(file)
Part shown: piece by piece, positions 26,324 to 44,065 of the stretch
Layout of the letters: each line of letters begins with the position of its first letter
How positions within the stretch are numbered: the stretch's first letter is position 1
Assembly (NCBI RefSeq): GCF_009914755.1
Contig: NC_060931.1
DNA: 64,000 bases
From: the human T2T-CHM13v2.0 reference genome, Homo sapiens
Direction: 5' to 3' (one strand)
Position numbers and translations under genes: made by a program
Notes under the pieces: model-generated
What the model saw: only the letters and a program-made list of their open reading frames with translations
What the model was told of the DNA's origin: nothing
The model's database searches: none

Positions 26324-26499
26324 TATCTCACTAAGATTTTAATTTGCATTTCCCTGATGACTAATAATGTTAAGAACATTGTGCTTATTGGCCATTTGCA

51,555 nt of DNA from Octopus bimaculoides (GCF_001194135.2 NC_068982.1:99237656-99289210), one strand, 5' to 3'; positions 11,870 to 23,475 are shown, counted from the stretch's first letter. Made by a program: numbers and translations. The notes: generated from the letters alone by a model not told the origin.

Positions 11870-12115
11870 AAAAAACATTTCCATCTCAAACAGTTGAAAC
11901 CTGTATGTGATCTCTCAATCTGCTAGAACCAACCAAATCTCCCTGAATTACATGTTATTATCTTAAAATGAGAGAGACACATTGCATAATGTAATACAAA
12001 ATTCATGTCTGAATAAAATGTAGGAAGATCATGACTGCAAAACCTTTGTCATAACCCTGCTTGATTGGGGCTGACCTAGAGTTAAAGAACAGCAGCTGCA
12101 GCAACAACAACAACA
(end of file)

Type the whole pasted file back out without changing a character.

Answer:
Part shown: piece by piece, positions 26,324 to 44,065 of the stretch
Layout of the letters: each line of letters begins with the position of its first letter
How positions within the stretch are numbered: the stretch's first letter is position 1
Assembly (NCBI RefSeq): GCF_009914755.1
Contig: NC_060931.1
DNA: 64,000 bases
From: the human T2T-CHM13v2.0 reference genome, Homo sapiens
Direction: 5' to 3' (one strand)
Position numbers and translations under genes: made by a program
Notes under the pieces: model-generated
What the model saw: only the letters and a program-made list of their open reading frames with translations
What the model was told of the DNA's origin: nothing
The model's database searches: none

Positions 26324-26499
26324 TATCTCACTAAGATTTTAATTTGCATTTCCCTGATGACTAATAATGTTAAGAACATTGTGCTTATTGGCCATTTGCA

51,555 nt of DNA from Octopus bimaculoides (GCF_001194135.2 NC_068982.1:99237656-99289210), one strand, 5' to 3'; positions 11,870 to 23,475 are shown, counted from the stretch's first letter. Made by a program: numbers and translations. The notes: generated from the letters alone by a model not told the origin.

Positions 11870-12115
11870 AAAAAACATTTCCATCTCAAACAGTTGAAAC
11901 CTGTATGTGATCTCTCAATCTGCTAGAACCAACCAAATCTCCCTGAATTACATGTTATTATCTTAAAATGAGAGAGACACATTGCATAATGTAATACAAA
12001 ATTCATGTCTGAATAAAATGTAGGAAGATCATGACTGCAAAACCTTTGTCATAACCCTGCTTGATTGGGGCTGACCTAGAGTTAAAGAACAGCAGCTGCA
12101 GCAACAACAACAACA